Lot 129
  • 129

Circle of Giuseppe Arcimboldo

Estimate
40,000 - 60,000 USD
bidding is closed

Description

  • Giuseppe Arcimboldo
  • Anthropomorphic allegory of summer
  • oil on canvas
  • 52 7/8  by 38 in.; 134 by 96.5 cm.

Provenance

Anonymous sale, Venice, Semenzato, 25 October 1987, lot 133 (as Pietro Paolo Bonzi, with its pendant Autumn).

Literature

G. Bocchi and U. Bocchi (eds.), Pittori di natura morta a Roma, artisti Italiani 1630-1750, Viadana 2005, pp. 273, 275, and 318, reproduced in color (as Giovanni Stanchi, possibly from his workshop, and location unknown).

Catalogue Note

Milanese by birth, Giuseppe Arcimboldo found huge fame and success at the courts of Vienna and Prague for his unusual anthropomorphic designs such as the present set of four Seasons. Celebrated for their wit and artifice, the composite heads were much imitated in the artist’s lifetime and his idiosyncratic style arguably makes him the most modern sixteenth-century painter, whose work continued to resonate with artists well into the twentieth century, particularly with the Surrealists and Salvador Dalí.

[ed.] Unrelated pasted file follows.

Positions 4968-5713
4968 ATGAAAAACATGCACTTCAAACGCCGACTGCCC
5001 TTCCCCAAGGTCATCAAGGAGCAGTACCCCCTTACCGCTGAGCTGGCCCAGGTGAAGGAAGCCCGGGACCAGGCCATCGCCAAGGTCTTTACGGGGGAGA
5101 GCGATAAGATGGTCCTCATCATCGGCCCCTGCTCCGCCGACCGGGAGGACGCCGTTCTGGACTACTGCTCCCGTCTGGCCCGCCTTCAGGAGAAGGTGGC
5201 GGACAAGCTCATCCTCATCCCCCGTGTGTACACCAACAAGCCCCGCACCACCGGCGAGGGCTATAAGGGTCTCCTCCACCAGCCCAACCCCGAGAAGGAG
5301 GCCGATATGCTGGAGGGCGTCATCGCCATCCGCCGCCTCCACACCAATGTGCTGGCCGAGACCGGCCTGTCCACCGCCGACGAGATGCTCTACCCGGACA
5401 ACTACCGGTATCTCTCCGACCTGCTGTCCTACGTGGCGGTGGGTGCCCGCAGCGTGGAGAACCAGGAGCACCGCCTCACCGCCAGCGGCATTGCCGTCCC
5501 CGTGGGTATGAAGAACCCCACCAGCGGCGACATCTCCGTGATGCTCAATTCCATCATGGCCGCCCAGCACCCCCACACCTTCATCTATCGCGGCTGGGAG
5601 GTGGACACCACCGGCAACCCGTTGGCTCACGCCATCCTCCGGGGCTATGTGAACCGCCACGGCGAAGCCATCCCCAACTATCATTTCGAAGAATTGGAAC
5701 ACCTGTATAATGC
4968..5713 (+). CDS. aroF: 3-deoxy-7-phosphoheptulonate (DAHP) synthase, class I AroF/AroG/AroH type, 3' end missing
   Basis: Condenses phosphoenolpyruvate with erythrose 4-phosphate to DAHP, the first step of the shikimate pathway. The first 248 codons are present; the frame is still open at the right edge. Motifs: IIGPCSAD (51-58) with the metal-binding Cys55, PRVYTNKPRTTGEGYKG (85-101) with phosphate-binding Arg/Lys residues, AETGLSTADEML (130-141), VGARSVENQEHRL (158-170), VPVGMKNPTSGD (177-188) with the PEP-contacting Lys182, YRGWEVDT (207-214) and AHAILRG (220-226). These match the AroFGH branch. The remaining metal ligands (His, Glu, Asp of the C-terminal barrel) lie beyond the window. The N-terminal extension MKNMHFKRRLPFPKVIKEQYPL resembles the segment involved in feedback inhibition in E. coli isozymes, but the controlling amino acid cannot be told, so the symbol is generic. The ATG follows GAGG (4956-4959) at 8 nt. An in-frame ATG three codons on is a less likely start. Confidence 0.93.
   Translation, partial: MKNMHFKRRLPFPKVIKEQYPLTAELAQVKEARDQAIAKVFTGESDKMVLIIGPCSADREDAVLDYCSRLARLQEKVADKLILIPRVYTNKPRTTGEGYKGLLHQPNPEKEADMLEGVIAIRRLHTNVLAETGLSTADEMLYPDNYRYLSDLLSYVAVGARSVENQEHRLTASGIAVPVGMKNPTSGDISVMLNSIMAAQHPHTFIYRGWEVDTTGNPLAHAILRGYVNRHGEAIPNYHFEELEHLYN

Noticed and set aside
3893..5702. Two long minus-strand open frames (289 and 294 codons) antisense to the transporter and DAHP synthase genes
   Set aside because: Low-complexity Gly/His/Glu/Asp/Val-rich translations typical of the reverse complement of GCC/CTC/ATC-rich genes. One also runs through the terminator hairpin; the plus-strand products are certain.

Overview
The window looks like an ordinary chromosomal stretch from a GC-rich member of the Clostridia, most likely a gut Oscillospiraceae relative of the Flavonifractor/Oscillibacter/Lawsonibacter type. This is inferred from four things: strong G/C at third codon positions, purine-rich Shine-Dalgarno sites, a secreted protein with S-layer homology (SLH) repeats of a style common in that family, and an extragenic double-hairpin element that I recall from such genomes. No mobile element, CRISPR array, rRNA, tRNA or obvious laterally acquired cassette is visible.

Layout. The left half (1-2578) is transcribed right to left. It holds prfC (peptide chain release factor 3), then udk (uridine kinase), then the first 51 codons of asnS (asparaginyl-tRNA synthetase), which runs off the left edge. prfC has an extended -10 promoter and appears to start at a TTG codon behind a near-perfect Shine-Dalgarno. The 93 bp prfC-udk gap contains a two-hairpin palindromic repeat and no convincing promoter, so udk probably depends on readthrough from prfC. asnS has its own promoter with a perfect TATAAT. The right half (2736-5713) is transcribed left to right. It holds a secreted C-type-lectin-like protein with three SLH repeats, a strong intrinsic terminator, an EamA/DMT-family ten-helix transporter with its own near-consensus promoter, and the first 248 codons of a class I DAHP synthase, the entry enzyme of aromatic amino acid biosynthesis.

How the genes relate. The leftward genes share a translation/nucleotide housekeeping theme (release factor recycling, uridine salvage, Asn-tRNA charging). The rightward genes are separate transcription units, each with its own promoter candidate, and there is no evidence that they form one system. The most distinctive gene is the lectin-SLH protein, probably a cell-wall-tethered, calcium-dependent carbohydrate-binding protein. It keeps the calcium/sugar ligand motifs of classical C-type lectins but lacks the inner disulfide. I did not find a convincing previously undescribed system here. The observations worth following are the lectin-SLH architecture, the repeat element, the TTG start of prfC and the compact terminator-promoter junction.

The author of this high quality Allegory of Summer (along with the following lot, Allegory of Autumn) was clearly aware of Arcimbolodo's work, and their core influence is indeed that of the Milanese inventor of this anthropomorphic type. This particular figurative composition, however, may have originated in the studio of the Roman still life specialist Giovanni Stanchi (Rome circa 1645-1672), who presided over a hugely successful family workshop in the decades following the death of Caravaggio. A set of the Four Seasons, in which the same two allegories are depicted, and which may be by Stanchi as well, were sold New York, Christie's, 6 June 2012, lot 34, for $662,500.

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